I am curious about how government purchases crowd out the private sector (if it does). If we look at a graph of the composition of US GDP, it seems that government purchases and investment are somewhat negatively correlated. It's obvious during WWII that government purchases skyrocketed while investment shrank significantly.

I am wondering about the intuition behind why this happens. If I had to guess, it's because at a given snapshot in time, the capital and labor in the economy is limited, and if the government is spending more money to use capital goods and labor, then there are less capital goods to go around for the investment. Is that line of thinking correct?


Making the naïve and somewhat incorrect assumption that savings are fixed, every dollar that goes to government spending (e.g. defence, health, education, roads) is a dollar taken away from private investment. This is what is meant by crowding out.

A bit more precisely, we have in a closed economy the following identity: $$Y=C+I+G.$$

We define savings by $$S:=Y-C-G.$$

And hence, $$S=I.$$

So, making the naïve and somewhat incorrect assumption that $S$ is fixed, if $G$ rises by $\$1$, then it must necessarily be that $I$ falls by $\$1$.

The argument above is that sometimes given by opponents of increased government spending.

Supporters of increased government spending counter that the assumption that savings are fixed is naïve and somewhat incorrect. Savings are not fixed, they say. In particular, when $G$ rises by $\$1$, $Y$ may also rise, so that $I$ need not mechanically fall by $\$1$.

But even if this counterargument is correct, there will still probably be at least some crowding out. That is, when $G$ rises by $\$1$, it is likely that $I$ falls by some amount less than $\$1$.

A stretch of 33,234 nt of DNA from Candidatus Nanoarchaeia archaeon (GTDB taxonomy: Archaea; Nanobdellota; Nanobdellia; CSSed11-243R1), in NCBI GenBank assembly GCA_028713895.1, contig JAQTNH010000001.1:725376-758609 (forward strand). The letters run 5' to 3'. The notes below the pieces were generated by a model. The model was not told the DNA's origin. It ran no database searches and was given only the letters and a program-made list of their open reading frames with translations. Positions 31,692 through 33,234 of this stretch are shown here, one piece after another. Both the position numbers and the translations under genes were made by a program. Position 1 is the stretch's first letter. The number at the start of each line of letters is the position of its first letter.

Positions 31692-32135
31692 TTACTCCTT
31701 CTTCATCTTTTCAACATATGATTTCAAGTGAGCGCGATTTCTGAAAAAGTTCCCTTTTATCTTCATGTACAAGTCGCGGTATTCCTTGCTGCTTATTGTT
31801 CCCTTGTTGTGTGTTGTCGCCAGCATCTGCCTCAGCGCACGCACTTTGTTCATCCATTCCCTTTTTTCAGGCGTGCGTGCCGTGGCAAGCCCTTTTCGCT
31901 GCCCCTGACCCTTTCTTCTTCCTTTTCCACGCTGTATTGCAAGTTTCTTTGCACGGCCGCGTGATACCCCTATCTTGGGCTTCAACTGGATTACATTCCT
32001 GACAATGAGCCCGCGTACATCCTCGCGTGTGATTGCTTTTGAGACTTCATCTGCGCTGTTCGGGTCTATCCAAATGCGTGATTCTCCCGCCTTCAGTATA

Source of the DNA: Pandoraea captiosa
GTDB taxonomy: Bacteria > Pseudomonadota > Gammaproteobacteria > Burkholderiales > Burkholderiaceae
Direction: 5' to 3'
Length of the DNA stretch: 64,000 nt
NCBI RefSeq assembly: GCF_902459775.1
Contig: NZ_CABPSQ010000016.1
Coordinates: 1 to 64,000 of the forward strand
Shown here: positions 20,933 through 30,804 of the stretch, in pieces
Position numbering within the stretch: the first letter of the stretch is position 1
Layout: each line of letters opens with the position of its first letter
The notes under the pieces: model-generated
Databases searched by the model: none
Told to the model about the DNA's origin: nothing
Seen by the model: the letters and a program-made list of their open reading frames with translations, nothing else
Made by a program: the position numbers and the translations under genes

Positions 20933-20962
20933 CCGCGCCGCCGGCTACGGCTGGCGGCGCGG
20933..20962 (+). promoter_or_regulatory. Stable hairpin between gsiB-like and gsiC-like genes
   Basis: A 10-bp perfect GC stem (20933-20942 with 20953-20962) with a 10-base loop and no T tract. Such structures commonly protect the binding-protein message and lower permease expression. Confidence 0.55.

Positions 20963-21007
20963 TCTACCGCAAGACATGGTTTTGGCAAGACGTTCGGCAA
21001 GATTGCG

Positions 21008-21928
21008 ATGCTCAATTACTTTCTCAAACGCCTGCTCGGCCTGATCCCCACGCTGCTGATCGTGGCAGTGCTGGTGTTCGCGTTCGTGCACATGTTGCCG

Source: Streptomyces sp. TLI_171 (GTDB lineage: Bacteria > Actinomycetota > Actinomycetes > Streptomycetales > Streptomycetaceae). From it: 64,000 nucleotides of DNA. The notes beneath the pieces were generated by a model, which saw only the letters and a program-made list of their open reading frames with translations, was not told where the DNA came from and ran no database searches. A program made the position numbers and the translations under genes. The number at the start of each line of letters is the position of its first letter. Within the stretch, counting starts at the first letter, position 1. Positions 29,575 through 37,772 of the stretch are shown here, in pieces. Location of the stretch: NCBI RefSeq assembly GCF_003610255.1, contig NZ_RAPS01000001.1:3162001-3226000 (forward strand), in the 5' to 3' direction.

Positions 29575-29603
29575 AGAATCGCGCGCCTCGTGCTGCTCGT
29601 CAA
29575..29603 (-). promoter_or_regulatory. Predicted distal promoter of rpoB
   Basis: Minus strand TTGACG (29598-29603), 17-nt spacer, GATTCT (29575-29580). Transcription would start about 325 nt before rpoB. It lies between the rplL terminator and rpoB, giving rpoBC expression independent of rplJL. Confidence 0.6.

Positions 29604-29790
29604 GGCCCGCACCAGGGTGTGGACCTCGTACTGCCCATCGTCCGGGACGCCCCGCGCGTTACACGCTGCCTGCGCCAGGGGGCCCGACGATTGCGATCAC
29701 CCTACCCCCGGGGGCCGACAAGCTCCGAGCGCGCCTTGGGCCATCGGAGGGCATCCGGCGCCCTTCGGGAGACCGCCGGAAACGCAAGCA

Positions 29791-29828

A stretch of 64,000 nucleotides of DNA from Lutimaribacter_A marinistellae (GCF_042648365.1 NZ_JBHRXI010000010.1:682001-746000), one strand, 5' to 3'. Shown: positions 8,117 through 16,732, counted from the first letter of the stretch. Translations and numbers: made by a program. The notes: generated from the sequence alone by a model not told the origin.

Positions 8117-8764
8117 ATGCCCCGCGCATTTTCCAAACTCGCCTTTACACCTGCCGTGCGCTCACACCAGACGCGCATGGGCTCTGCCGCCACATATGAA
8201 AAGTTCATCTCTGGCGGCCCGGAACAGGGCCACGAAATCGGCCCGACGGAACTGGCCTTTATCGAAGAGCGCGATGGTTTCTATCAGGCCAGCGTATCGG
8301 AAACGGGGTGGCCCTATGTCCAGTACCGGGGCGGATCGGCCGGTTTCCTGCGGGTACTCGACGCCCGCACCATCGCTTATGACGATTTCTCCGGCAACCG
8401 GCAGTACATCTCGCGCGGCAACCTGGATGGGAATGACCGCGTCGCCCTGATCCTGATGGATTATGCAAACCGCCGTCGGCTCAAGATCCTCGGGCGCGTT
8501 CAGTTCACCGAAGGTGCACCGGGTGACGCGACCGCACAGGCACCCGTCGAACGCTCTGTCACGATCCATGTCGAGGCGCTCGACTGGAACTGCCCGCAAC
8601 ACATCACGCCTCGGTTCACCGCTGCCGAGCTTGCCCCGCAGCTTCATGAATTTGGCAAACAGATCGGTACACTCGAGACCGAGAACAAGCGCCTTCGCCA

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  • $\begingroup$ I think saving is defined as $S:=Y-C-G$, i.e. total national income minus total private and public expenditure. $\endgroup$ – Herr K. Jan 27 '19 at 4:39
  • $\begingroup$ @HerrK. You are of course right. Now corrected. $\endgroup$ – Kenny LJ Jan 27 '19 at 4:46

It doesn’t. Federal government spending crowds in (augments) private spending. The idea of crowding out is a false idea predicated on three other false ideas. Briefly, crowding out incorrectly assumes that:

  1. the central government is a user of its currency,
  2. banks are revenue/reserve constrained (loanable funds), and
  3. the interest rate is an axiomatic function of the free market.

The truth is that:

  1. the central government issues currency every time it spends,
  2. banks issue credit every time they lend, and
  3. the interest rate is a policy choice by the Fed’s FOMC board. (They change it because they want to change it.)

Much more information on why crowding out is false can be found in this post: Government deficits augment private spending. (There's no such thing as "crowding out.")

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